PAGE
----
Interior Ministry Forced to Ban Discrimination Against Converts Moving to Israel

Immigration officials at Ben-Gurion Airport told to treat converts like Jews-by-birth when issuing identity cards.

Judy Maltz
Judy Maltz
Judy Maltz
Judy Maltz

Facing mounting complaints, the government has initiated new procedures to prevent further discrimination against converts to Judaism entering Israel as new immigrants.

By Iaw, Jews arriving in Israel with new immigrant status, including converts, are eligible to receive their Israeli identity cards as soon as they land at Ben-Gurion International Airport. However, a slew of recent complaints indicated that the airport authorities have been treating converts differently from Jews from birth in this regard: While Jews from birth have been able to receive their identity cards easily once they land, converts were sent to another line and told that they needed to pay a visit to the Ministry of Interior before they could receive their identity cards.

ITIM: The Jewish-Life Information Center, an organization that helps individuals navigate Israel’s religious bureaucracy, became aware of many such cases and decided to take action. “This is something that has been going on for years apparently, but it’s only reached our ears in recent months,” said Rabbi Seth Farber, the founder and director of ITIM.

Prompted by ITIM, MK Elazar Stern (Hatnuah) submitted a query on the matter to Immigrant Absorption Minister Sofa Landver. Landver notified Stern in a written statement last week that after investigating the matter, the head of the Population, Immigration and Border Authority at the Interior Ministry had published a new directive that requires issuing Israeli identity cards to converts who have been approved for immigration as soon as they arrive at the airport. “Staff at Ben-Gurion Airport now operate according to this directive,” she wrote.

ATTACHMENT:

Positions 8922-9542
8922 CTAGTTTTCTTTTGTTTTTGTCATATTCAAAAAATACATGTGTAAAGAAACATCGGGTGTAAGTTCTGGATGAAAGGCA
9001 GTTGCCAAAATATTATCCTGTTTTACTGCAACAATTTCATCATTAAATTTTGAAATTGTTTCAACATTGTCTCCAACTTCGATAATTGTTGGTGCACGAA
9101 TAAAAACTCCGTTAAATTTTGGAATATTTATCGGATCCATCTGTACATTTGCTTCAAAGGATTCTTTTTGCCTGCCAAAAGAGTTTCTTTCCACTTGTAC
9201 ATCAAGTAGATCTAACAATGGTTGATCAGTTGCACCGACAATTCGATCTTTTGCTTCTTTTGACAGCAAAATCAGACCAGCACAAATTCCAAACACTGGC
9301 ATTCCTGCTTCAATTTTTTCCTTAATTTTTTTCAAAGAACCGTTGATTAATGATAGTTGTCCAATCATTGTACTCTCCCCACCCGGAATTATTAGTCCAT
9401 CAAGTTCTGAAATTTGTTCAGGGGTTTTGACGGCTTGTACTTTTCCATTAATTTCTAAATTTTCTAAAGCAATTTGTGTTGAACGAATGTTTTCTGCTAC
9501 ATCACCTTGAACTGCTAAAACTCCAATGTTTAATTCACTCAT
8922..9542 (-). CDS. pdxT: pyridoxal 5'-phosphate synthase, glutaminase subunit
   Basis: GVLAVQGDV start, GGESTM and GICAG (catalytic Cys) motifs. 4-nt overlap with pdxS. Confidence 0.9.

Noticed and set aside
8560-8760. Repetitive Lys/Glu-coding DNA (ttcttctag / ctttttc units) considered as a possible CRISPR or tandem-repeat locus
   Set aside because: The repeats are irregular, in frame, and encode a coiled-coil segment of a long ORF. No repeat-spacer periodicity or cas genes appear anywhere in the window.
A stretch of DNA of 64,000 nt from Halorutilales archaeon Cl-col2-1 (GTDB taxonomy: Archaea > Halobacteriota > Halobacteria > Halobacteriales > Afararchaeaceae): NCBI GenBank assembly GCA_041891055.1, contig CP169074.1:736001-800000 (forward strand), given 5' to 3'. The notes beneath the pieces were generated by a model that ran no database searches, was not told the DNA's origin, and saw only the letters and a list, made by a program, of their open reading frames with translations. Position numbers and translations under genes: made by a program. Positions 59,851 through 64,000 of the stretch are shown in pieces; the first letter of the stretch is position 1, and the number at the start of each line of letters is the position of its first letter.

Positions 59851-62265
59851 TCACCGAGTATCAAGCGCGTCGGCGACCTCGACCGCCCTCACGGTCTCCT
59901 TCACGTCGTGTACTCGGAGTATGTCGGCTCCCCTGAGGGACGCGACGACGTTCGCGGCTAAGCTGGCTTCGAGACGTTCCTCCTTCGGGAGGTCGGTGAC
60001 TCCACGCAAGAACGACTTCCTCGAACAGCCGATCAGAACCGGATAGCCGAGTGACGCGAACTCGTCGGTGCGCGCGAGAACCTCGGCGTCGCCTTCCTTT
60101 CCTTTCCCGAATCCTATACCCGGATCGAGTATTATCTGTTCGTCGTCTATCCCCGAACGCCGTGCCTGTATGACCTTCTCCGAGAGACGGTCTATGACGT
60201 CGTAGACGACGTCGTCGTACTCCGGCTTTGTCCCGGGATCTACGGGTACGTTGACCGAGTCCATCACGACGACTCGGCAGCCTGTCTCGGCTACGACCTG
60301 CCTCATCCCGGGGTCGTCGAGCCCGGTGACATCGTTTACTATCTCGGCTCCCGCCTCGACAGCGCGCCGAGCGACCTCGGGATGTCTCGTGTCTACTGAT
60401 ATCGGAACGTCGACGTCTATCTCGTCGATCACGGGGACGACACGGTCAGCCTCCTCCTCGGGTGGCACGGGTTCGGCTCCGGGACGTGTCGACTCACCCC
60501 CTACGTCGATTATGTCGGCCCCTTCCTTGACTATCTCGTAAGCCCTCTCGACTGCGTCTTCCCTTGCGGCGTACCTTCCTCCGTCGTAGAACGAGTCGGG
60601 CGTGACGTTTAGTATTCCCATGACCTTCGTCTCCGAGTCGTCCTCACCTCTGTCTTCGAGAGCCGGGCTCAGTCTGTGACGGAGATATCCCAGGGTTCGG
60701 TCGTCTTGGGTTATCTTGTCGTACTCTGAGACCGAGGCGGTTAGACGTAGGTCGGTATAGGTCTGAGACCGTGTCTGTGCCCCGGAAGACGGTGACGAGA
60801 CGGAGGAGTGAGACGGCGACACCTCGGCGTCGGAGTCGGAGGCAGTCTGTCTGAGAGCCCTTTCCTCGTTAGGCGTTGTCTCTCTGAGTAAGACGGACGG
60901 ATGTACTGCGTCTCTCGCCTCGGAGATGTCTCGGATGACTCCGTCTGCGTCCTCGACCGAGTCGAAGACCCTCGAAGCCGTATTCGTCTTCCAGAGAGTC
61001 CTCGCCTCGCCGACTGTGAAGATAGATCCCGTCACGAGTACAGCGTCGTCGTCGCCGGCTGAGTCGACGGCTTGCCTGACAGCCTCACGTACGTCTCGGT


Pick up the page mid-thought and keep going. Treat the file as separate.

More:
“This was a classic example of xenophobia and the mistreatment of converts, something that is anathema to our tradition and the Jewish values of the State of Israel,” said Farber. “We are gratified that the Ministry of Interior has recognized the problematic policy and hope that they will continue to rectify the mistreatment suffered by this vulnerable segment of the Jewish community.“

According to the Law of Return, Jews who have undergone conversion abroad − Orthodox or not − are eligible to immigrate to Israel. If they have not undergone an Orthodox conversion (and sometimes, even if they have), they cannot get married in Israel under the Rabbinate.

The organization responsible for bestowing “new immigrant” status on those seeking to immigrate to Israel is the Jewish Agency.

The Ministry of Interior did not respond to a request to clarify its previous position that discriminated against converts.

New immigrants arriving at Ben-Gurion International Airport. Officials realized that they could encourage more immigration by easing concerns about employment.Credit: Moti Kimche

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